These Are Your Lives

The elderly member of our household, having exhausted antiques programmes, box sets and railway videos, has found the complete series of This is Your Life and apparently – since this is Youtube – Jimmy Savile is still on there. I guess it’d be interesting to watch, since otherwise every trace of him has been expunged from the world, but I don’t know if, knowing what I know now, I could bear to watch it. There was an interview with Joan Bakewell at the weekend and amongst other things – detailing the sexual harrassment she received in her youth; I still remember her being referred to as ‘the thinking man’s crumpet’ – saying that in fact nobody did know about Savile. I can well believe it – these people are clever. They hide in plain sight.

Along the same lines was serial killer Dennis Nilsen, portrayed brilliantly and enigmatically by David Tennant on ITV. Des, as he was known, is here an enigmatic figure, at first seemingly baffled by his own crimes, wanting to be helpful to the police, to ‘clear all this mess up.’ He gives them details and confesses freely to a number of murders. But how much was he concealing? How many other murders did he commit and not admit to? The question ‘was he mad or bad?’ – never in any case a simple either/or – was decided in court when he was convicted of multiple murders, but is left entirely open in the series. Des is well worth a watch – in fact it’s so good I may watch it again. And it also has the excellent Jason Watkins, who impresses me more every time I see him.

TV-wise, there’s a lot to look forward to in the autumn: the return of Spitting Image, a new series of The Crown and the second instalment of His Dark Materials, The Subtle Knife. There’s so much good TV in fact that it’s hard to restrict one’s viewing hours – but I must. To that end, OH and I have started doing the ‘Shabbat’ thing again, turning off all devices from sundown on Friday to sundown on Saturday. The aim is basically to reconnect – with yourself and others, with nature, with your thoughts, whatever – and avoid distractions. We did it last week and it was great, except that we hadn’t planned it too well and I did in fact need to use laptop and mobile for some scheduled events. But next weekend we will do better.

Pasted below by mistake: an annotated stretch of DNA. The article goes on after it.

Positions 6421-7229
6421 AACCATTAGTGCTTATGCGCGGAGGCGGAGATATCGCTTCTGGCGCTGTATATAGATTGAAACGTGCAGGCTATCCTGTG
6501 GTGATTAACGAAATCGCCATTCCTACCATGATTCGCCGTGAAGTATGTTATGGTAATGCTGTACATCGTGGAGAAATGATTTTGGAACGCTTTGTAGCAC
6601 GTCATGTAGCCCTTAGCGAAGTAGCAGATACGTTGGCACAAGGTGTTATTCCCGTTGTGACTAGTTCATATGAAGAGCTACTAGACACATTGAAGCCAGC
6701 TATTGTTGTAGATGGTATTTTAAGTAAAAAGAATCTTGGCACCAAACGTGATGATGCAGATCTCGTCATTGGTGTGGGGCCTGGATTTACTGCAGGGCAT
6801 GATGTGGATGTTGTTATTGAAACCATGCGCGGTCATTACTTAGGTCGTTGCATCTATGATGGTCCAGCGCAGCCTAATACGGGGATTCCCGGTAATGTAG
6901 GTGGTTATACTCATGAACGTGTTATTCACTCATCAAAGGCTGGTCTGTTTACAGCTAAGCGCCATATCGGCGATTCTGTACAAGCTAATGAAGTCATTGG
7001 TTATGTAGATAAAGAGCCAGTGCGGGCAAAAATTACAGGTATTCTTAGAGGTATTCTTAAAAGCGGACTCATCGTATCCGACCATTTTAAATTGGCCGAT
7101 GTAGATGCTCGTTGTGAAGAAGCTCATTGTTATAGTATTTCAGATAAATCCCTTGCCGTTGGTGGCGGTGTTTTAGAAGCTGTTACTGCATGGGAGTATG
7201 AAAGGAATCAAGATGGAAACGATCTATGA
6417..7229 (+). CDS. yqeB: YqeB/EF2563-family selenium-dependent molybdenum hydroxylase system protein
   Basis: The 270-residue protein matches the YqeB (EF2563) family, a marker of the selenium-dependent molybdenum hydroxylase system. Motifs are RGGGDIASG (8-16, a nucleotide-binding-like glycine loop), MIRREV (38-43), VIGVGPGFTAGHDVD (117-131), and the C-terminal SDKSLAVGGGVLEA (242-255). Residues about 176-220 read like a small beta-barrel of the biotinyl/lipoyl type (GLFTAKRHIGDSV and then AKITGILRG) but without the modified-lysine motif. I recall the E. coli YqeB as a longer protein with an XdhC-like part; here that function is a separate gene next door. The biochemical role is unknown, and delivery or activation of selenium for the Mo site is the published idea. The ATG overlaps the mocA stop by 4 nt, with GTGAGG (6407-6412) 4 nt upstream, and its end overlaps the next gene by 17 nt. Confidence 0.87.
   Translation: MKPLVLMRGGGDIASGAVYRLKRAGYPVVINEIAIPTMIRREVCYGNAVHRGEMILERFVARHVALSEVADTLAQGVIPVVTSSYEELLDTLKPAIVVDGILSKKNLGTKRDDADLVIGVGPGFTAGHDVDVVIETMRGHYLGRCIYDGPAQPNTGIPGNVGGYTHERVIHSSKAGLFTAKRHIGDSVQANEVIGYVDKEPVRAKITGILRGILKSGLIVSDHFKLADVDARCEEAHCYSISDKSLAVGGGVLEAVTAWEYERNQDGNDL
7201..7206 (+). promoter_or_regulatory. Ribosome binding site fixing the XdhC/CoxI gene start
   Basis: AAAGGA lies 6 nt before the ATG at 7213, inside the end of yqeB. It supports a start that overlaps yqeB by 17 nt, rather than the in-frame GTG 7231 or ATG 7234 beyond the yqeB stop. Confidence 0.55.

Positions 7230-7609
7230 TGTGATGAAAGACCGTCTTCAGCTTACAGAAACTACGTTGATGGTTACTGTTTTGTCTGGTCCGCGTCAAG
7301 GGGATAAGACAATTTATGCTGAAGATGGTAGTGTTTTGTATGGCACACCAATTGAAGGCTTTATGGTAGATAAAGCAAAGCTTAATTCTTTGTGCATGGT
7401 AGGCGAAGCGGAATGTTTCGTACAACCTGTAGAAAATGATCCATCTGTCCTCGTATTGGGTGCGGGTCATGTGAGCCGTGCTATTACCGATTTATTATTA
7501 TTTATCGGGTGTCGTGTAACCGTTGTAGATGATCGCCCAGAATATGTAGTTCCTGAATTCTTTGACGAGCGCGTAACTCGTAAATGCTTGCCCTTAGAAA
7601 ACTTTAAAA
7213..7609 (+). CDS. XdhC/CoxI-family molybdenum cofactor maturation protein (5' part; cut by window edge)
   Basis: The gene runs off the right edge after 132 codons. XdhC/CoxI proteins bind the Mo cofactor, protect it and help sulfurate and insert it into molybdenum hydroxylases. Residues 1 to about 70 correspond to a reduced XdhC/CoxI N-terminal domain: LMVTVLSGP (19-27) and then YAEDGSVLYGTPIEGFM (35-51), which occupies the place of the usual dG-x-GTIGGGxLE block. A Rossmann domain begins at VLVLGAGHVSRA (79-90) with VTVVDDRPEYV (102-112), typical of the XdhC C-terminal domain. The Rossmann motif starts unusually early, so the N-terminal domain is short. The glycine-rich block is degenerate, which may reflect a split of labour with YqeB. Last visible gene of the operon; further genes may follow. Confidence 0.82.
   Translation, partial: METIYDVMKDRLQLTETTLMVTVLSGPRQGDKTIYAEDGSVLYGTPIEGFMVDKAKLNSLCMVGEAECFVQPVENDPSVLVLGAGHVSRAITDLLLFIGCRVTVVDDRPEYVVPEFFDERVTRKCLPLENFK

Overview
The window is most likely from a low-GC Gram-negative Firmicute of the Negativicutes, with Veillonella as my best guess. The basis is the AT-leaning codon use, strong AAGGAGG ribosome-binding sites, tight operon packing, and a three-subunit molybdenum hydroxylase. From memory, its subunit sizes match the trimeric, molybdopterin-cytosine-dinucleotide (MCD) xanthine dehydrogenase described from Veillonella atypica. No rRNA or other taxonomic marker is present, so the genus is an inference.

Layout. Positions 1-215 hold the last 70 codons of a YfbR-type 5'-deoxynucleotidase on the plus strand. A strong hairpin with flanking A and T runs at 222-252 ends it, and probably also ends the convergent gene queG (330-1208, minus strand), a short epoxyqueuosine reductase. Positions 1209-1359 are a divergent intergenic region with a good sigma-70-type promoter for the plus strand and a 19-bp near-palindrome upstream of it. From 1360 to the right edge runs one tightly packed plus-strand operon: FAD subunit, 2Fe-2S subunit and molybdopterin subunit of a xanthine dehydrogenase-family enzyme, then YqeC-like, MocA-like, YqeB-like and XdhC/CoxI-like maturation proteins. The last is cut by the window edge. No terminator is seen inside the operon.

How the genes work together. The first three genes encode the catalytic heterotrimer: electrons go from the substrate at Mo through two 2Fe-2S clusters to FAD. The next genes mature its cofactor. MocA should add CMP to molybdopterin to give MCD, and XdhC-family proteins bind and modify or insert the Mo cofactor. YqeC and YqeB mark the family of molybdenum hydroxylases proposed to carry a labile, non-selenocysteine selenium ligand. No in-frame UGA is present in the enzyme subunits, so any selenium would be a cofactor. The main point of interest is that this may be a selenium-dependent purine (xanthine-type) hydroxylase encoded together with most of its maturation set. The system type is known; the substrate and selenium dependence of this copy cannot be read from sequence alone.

The thing that I was going to say, before I got completely sidetracked, was this: what if there were a Hindu or Buddhist version of This is Your Life? Imagine how that would go: Eamonn Andrews would come along with his big book and say, ‘Tonight, Dev Patel, these are your lives. You were born first of all in 4 BC in Ancient Rome…’

It’s fun to think about.

Happy Tuesday.

Kirk out

Short Story Serial: Two Looks Like Murder Episode 5

Finally I find my voice. ‘You can’t do this,’ I say. ‘It’s false imprisonment.‘ (I’m talking off the top of my head and the phrase doesn’t seem quite right.) Barry says nothing; the driver says nothing. ‘I’ll go to the police,’ I say. No response. In frustration I yell, ‘What the hell do you want?’

Barry rounds on me furiously. ‘What do I want? What do I want? A man doesn’t ask much of his wife, just that she shaves her disgusting hairy body and does she oblige him? She does not. She goes her own sweet way.’ I open my mouth and close it again. In the mirror the taxi driver winks; if I had a knife I’d stick it right in his eye.

Barry’s still talking and I let him; gives me time to think.

Outside our house Barry pays the driver with a twenty then locks my arm in that same iron grip. He propels me indoors (he has a key? where’d he get that?) and drives me upstairs ahead of him. He locks me in the bathroom, saying, ‘Now shave yourself before your husband gets home.’

Dear god.

I consider my options. Shaving or not-shaving is one pair; escape or not-escape is another, as is escape-now or escape-later. I’ll go to the police, have them both arrested. Coercive control! That’s the phrase. I’ve been suffering coercive control. And I don’t just mean today – I’ve been suffering it for years. But what to do now? Maybe I could shave just this once? Pretend to go along with it, put them off the scent? Maybe. I open the cupboard and there at the back sits the cut-throat razor, still matted with hair and blood – my hair, my blood. That bastard, he couldn’t even be bothered to clean it. Immediately another pair of options springs into life, silver and sharp.